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Anti-fracking group to protest at Tour de Yorkshire over Team Ineos 'greenwashing'

Ineos holds the rights to frack for shale gas across multiple sites in Yorkshire

Joe Robinson
21 Mar 2019

The introduction of Team Ineos into the professional peloton at the Tour de Yorkshire is set to be greeted with protests by anti-fracking campaigners.

Ineos announced its purchase of Tour Racing Limited, the holding company of Team Sky, on Tuesday with the team to appear in its new guise for the first time at Stage 1 of the Tour de Yorkshire on May 2nd.

The multi-billion pound chemical company, headed by Britain's richest man Sir Jim Ratcliffe, currently has a license to frack for shale gas across multiple sites in the county of Yorkshire.

Ratcliffe is an ardent supporter of fracking and has vocally criticised government efforst to regulate the method of drilling for oil. Ineos is yet to start fracking operations due to planning disputes and protests.

Anti-fracking group Free Frack United has confirmed that these protests will continue and says it will be present at the Tour de Yorkshire when Team Ineos is officially unveiled.

'No doubt there will be protests,' Steve Mason of Free Frack United told BBC Sport. 'The hypocrisy is astounding and the greenwashing of their image is scandalous.

'I for one will not be letting my kids watch cycling anymore with Team Ineos taking part and I won't be alone. No doubt there will be protests around the Tour de Yorkshire and the World Championships to be held in Yorkshire later this year.'

The announcement of Ineos as the new sponsor of Team Sky was immediately met with criticism centred around the industries the company is primarily associated with.

Ineos is among the largest produces of plastic in Europe, a stark contrast from Team Sky's 'Sky's Ocean Rescue' campaign at last year's Tour de France which pledged to end single-use plastic by 2020.

Environmental campaigners Friends of the Earth have also been vocal since the announcement with spokesman Tony Bosworth also labelling the sponsorship an attempt at 'greenwashing'.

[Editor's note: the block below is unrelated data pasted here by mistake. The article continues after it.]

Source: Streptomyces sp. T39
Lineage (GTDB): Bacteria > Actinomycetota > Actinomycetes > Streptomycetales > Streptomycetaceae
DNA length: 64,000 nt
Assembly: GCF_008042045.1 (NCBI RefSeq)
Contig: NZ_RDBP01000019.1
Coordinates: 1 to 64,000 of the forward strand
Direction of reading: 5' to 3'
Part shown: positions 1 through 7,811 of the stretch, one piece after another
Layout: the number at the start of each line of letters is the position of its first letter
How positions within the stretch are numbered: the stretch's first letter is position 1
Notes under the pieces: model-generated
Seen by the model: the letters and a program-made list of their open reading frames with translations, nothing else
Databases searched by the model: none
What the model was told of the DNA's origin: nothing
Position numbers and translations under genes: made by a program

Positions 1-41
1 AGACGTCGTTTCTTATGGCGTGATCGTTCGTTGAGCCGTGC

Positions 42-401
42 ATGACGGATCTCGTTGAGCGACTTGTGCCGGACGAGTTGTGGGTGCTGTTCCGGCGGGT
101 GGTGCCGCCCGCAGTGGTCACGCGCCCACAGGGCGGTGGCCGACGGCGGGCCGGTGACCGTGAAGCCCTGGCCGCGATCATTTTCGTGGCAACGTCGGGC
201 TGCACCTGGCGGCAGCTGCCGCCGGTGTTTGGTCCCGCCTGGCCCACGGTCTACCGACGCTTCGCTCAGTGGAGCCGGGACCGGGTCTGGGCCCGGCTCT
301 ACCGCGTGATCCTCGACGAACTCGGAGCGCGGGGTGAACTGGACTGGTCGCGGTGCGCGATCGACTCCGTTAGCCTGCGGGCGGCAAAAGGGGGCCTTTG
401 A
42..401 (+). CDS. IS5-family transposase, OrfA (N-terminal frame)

'Cycling is one of the UK’s most successful and popular sports, but do the likes of Geraint Thomas and Chris Froome really want to be associated with a planet-wrecking company like Ineos?' Bosworth commented.

'Taking over Team Sky is the latest blatant attempt at greenwashing by Ineos. It’s a harsh change of tone that may see Sky’s Ocean Rescue campaign to clear plastic pollution from our oceans ditched from the team jersey in favour of Ineos – one of the biggest plastic producers in Europe.'

While the controversy currently surrounding the issue is understandable given the profiles of the parties concerned, criticism and controversy is nothing new for major sponsors in cycling.

In fact, this very week fellow energy giant Total announced its own sponsorship deal to back French ProContenental team Direct Energie.

State-backed teams Bahrain-Merida, UAE Team-Emirates and Astana, meanwhile, have all been criticised for receiving funding from nations that have been accused of extensive human rights abuses.

Mitchelton-Scott were formerly sponsored by Orica, a multinational mining company linked to multiple chemical spills worldwide, while Katusha-Alpecin is personally backed by Igor Makarov, president of the Itera Oil and Gas Company.